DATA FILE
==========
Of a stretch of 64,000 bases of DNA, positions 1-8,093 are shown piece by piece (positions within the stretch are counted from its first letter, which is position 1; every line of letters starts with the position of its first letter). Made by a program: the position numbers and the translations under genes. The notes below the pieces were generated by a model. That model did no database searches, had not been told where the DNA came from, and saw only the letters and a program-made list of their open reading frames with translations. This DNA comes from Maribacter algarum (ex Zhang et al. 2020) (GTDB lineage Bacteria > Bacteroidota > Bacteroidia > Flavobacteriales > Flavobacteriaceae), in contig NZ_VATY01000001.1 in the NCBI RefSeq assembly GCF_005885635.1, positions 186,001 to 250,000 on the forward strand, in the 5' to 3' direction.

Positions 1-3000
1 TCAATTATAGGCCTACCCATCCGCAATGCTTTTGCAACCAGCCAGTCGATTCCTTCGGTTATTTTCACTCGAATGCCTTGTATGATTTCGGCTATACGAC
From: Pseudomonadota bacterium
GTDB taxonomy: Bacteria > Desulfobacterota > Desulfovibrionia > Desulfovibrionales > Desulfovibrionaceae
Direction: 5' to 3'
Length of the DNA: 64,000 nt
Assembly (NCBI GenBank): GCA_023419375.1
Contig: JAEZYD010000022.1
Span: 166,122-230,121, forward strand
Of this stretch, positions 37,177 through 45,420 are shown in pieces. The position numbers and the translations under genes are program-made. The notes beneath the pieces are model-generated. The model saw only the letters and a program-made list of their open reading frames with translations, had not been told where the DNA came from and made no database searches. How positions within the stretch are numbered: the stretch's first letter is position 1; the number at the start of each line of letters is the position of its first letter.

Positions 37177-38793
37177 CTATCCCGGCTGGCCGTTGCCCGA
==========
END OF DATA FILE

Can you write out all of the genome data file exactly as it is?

Of a stretch of 64,000 bases of DNA, positions 1-8,093 are shown piece by piece (positions within the stretch are counted from its first letter, which is position 1; every line of letters starts with the position of its first letter). Made by a program: the position numbers and the translations under genes. The notes below the pieces were generated by a model. That model did no database searches, had not been told where the DNA came from, and saw only the letters and a program-made list of their open reading frames with translations. This DNA comes from Maribacter algarum (ex Zhang et al. 2020) (GTDB lineage Bacteria > Bacteroidota > Bacteroidia > Flavobacteriales > Flavobacteriaceae), in contig NZ_VATY01000001.1 in the NCBI RefSeq assembly GCF_005885635.1, positions 186,001 to 250,000 on the forward strand, in the 5' to 3' direction.

Positions 1-3000
1 TCAATTATAGGCCTACCCATCCGCAATGCTTTTGCAACCAGCCAGTCGATTCCTTCGGTTATTTTCACTCGAATGCCTTGTATGATTTCGGCTATACGAC
From: Pseudomonadota bacterium
GTDB taxonomy: Bacteria > Desulfobacterota > Desulfovibrionia > Desulfovibrionales > Desulfovibrionaceae
Direction: 5' to 3'
Length of the DNA: 64,000 nt
Assembly (NCBI GenBank): GCA_023419375.1
Contig: JAEZYD010000022.1
Span: 166,122-230,121, forward strand
Of this stretch, positions 37,177 through 45,420 are shown in pieces. The position numbers and the translations under genes are program-made. The notes beneath the pieces are model-generated. The model saw only the letters and a program-made list of their open reading frames with translations, had not been told where the DNA came from and made no database searches. How positions within the stretch are numbered: the stretch's first letter is position 1; the number at the start of each line of letters is the position of its first letter.

Positions 37177-38793
37177 CTATCCCGGCTGGCCGTTGCCCGA